I was always interested in relationships between me and people I know so beside the @smilefomedaddy which I basically consider as finished, recently I got the idea that I couldn’t be just a voyeur in my muse- auteur constellation and I have to be a participant. Now I think I am more confident to be vulnerable and put myself in the body of my work to actually function in a relationship to a larger scale.
So recently I have been investigating myself within my relationships; with my loved one, my teenage daughter and the sentimental attachment to the landscape and collected objects with an intent to show the significance of an ordinary.

4SEE Artist Profile 12 Joanna Szproch "me and my bf 2nd alternative"
4SEE Artist Profile 12 Joanna Szproch “me and my bf 2nd alternative”

What is it like to live/work in Berlin city?

Berlin is a very specific place. It has a very interesting history with a long, decadent bohemian tradition, the time of wall and after the fall, its alternative movements and social politics supporting multiculturalism. And its nonconforming atmosphere made this a perfect ground to artists from all over the world. But that is also utopian, detached from the reality of an ordinary man. I also can observe a disconnection between nonconformist expats and the local, German community. I can still feel that there is a lot to do to break that glass ceiling. The effort has to come from both sides.
Still, Berlin’s freedom of expression encouraged me to be confident with being myself privately and publicly and it had a huge impact on my work.

What is next for you, an immediately upcoming project or chance to see your work?

The next thing that I plan will be a collaboration between a curator Agata Ciastoń and choreographer Mateusz Czyczerski from Wroclaw (Poland) based on our mutual interests and artistic practices. We would like to run workshops combined with the presentation of our work. The assumption is to reflect on corporeality and self-expression through art and on socially imposed norms (male, female); on shame as a defensive element (fear of evaluation, mismatch with norms). The aim is to inspire the search for new means of expression, to reject the scheme, to stimulate courage. It is scheduled for upcoming fall and will be placed in both cities, Berlin and Wroclaw.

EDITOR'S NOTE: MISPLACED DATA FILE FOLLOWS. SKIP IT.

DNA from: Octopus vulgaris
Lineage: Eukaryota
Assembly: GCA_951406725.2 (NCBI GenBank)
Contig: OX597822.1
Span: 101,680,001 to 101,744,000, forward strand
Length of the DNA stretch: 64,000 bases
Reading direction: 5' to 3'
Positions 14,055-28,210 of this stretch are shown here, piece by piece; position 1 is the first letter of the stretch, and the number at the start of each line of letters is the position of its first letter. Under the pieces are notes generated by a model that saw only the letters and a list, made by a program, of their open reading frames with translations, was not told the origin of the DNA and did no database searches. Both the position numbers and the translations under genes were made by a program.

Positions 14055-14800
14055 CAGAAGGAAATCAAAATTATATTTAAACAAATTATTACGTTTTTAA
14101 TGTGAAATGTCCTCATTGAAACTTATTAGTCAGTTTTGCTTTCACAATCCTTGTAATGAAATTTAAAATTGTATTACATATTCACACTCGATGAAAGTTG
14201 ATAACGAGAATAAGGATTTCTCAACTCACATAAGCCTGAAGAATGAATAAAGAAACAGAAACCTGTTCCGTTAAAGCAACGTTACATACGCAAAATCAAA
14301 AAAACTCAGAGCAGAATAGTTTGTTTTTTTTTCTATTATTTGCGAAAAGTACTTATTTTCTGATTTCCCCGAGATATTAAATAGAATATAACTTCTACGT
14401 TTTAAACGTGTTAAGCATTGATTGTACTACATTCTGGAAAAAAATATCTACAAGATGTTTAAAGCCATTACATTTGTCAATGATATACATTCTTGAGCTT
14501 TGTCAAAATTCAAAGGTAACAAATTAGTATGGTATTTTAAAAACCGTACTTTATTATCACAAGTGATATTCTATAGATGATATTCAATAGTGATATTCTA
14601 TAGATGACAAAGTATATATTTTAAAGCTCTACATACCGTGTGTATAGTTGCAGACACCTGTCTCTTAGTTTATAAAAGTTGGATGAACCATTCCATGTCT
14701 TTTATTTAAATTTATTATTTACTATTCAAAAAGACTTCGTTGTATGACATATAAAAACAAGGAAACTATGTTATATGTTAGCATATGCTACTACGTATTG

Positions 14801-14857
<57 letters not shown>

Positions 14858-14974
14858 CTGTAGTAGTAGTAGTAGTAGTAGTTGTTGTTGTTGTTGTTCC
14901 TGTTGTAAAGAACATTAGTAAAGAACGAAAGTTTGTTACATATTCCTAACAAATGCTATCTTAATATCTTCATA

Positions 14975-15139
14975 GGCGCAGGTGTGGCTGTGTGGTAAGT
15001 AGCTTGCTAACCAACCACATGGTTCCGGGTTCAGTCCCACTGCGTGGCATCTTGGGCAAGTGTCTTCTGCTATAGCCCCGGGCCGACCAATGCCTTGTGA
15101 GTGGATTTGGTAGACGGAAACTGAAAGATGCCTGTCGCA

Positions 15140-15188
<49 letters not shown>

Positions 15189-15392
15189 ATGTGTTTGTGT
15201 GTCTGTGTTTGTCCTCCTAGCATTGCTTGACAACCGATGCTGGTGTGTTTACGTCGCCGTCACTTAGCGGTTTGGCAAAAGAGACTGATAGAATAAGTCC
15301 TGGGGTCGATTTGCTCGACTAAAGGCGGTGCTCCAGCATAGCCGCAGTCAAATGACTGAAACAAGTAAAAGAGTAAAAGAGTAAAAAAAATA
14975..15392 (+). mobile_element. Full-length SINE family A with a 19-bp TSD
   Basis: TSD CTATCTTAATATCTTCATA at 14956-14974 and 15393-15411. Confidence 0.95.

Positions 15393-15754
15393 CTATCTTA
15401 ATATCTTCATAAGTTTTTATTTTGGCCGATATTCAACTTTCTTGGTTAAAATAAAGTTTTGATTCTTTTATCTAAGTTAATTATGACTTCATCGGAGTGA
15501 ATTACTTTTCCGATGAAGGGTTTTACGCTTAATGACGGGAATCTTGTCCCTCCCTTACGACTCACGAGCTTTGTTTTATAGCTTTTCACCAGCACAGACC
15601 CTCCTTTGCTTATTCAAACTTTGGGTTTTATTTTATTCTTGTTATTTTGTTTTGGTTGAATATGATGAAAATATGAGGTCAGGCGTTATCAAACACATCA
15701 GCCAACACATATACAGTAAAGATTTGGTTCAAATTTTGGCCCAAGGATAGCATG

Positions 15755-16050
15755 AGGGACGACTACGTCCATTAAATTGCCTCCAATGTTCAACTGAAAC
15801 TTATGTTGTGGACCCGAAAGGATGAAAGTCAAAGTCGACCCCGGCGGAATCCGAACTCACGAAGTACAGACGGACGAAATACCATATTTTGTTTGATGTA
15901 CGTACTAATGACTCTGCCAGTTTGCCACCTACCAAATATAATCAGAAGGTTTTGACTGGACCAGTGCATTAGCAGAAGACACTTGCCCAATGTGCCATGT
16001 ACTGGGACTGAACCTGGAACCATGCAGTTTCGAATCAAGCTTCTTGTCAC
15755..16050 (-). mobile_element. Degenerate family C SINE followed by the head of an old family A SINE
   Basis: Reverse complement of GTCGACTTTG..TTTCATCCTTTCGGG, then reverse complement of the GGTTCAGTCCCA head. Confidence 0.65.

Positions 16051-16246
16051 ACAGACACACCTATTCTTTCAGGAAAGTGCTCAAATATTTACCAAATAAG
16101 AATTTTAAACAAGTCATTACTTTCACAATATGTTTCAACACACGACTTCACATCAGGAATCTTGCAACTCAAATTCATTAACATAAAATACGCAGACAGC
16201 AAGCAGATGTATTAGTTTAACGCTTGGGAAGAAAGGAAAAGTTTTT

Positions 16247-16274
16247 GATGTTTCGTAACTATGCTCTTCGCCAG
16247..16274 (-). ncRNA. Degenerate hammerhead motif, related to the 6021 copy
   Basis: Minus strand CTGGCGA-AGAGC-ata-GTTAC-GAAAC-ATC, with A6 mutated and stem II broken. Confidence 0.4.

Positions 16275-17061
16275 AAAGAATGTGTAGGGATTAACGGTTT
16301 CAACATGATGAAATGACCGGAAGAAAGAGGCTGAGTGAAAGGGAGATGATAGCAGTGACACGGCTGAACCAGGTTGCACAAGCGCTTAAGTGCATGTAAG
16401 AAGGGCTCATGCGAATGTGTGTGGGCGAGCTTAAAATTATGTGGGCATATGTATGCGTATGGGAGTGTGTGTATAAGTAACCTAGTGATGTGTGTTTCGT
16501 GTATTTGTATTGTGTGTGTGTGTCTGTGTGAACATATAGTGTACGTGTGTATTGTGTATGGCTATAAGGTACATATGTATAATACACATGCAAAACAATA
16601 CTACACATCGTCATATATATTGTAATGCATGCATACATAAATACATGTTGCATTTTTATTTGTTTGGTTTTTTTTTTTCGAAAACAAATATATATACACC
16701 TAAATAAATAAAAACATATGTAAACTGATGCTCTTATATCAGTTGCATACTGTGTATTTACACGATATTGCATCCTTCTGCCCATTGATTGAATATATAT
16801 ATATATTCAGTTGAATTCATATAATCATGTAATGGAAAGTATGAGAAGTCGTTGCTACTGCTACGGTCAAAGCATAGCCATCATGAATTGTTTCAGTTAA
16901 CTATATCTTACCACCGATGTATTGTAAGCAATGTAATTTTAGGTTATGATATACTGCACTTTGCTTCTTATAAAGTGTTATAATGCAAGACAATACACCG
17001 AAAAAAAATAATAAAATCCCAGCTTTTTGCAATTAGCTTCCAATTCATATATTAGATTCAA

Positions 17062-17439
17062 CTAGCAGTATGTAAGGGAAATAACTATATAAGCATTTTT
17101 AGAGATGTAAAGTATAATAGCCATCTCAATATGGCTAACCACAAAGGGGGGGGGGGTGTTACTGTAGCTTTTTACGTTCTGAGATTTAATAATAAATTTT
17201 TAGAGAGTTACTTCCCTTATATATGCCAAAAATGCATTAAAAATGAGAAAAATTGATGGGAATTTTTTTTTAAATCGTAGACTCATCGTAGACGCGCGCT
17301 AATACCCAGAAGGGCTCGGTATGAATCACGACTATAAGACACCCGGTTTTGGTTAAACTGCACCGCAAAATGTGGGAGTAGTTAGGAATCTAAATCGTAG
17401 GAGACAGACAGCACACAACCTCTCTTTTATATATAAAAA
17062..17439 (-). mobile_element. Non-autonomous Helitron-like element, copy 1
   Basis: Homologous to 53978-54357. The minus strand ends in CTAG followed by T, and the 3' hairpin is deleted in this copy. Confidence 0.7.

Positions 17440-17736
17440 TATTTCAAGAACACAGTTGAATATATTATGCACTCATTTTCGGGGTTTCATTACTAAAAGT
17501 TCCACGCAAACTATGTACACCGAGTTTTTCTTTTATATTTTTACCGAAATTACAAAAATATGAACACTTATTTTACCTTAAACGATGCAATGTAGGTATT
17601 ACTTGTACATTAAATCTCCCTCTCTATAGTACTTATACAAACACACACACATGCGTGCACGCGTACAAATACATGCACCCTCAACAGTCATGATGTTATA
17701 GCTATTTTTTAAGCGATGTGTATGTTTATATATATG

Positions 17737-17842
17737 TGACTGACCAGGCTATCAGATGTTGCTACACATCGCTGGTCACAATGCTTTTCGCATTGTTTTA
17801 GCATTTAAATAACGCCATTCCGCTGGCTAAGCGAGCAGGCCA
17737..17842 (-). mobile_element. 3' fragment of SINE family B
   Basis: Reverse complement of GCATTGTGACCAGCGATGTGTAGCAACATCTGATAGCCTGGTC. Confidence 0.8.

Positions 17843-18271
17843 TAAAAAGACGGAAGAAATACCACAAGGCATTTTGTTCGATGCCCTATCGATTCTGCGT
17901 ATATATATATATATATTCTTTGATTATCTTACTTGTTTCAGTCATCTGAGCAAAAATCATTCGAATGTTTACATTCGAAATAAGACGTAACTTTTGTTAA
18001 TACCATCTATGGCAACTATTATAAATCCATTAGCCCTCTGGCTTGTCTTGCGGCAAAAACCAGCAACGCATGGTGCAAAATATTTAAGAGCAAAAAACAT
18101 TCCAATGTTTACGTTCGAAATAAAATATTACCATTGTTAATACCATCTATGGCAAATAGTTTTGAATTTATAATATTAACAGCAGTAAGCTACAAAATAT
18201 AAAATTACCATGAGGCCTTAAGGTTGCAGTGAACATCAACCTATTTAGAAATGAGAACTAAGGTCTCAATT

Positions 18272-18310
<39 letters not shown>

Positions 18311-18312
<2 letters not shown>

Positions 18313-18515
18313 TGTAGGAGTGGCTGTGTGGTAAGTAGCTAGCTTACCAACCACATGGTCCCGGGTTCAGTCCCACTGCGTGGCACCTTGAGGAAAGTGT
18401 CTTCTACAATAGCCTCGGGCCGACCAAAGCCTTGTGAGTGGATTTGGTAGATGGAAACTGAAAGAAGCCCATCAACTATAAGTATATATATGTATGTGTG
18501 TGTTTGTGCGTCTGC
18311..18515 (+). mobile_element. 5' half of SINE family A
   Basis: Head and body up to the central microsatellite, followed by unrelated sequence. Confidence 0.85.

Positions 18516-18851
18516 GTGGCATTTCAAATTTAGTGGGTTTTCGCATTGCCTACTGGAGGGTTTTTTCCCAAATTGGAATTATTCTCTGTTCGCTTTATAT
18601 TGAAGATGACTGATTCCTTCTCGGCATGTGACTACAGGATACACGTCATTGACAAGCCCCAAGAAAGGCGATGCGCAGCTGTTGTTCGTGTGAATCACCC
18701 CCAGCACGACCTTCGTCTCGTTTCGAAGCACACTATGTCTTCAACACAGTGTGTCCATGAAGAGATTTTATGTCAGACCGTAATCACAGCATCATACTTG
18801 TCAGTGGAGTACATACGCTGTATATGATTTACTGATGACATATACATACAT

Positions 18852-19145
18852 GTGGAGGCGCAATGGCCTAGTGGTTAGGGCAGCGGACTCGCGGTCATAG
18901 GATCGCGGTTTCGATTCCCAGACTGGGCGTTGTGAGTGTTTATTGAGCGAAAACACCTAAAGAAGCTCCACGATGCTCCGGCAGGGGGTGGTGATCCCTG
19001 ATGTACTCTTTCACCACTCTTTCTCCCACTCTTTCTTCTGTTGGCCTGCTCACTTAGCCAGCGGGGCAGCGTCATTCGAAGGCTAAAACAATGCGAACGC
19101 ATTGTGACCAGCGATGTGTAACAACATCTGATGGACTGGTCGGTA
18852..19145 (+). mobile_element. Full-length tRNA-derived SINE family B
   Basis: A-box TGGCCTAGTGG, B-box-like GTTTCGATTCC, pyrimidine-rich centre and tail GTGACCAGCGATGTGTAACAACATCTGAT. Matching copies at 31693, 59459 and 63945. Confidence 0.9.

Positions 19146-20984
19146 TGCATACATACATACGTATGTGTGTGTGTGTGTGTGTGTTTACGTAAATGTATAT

To make my book eventually happen I am also planning a crowdfunding campaign so please stay tuned and follow my instagram @johana_pl. Every bit of support will be very appreciated!

4SEE Artist Profile 12 Joanna Szproch "Smile for me Daddy"
4SEE Artist Profile 12 Joanna Szproch “Smile for me Daddy”

Where do you see yourself in ten years’ time, where would you like to see your artwork and at what scale?

I know that to accomplish something it is good to imagine the future, but I am afraid that looking too forward makes me less present. I just turned 40 which for women is a big number. I expect a big shift in the next few years. Looking back, 10 years ago I would have never thought that I would be in Berlin now and how it would have changed me and my daughter’s life. That’s why I just wanna feel open for the new.
Although I am still a city animal, I hope in 10 years I will practice to be more wholesome and connected to nature, which I believe we all are a part of and resonate with. Apart from globalism, I wish we, as a society, will get back a bit more to the roots and will cultivate locality and support our small communities.
I also wish to be more mobile in the future. My daughter will become an adult soon, so I’ll have more independence. Professionally, I would really like to develop more collaborations with local artistic communities across Europe and in the further future perhaps also on the other continents.

4SEE Artist Profile 12 Joanna Szproch "me and my bf"
4SEE Artist Profile 12 Joanna Szproch “me and my bf”

The New Vanguard – Artist Profile 11
Guillaume Kashima

Interview JUSTIN ROSS
Photography CHARLOTTE KRAUSS

Guillaume Kashima is a French illustrator, designer, and although he may hesitate to say so himself, most certainly an artist as well. With wide-ranging inspirations from hip-hop and street art to pop culture, his work is a witty take on pop art for the digital age. I worked with Guillaume when he had an exhibition at SomoS Art House in Berlin as part of Pictoplasma Festival for Illustrators in 2016 and I was lucky enough to get one of his prints at that time. His particular point of view and unique style of illustration has caught quite a lot of attention recently, leading to commissioned works for big clients like Vodafone and Google. The best place to go check out his work is at the Ace & Tate store on Fasanenstrasse in Berlin where you will see an edgy, almost alien-like character peeking out from the wall at the back. Or you can find a whole range of prints, animations, objects, and other projects online on his website as well.

Guillaume Kashima interview
Glasses by YUN

Name Guillaume Kashima
Age 40
Nationality French
Medium Drawing, Illustrator, Ceramic
Based in Berlin
Recent Work Mural for Ace&Tate Store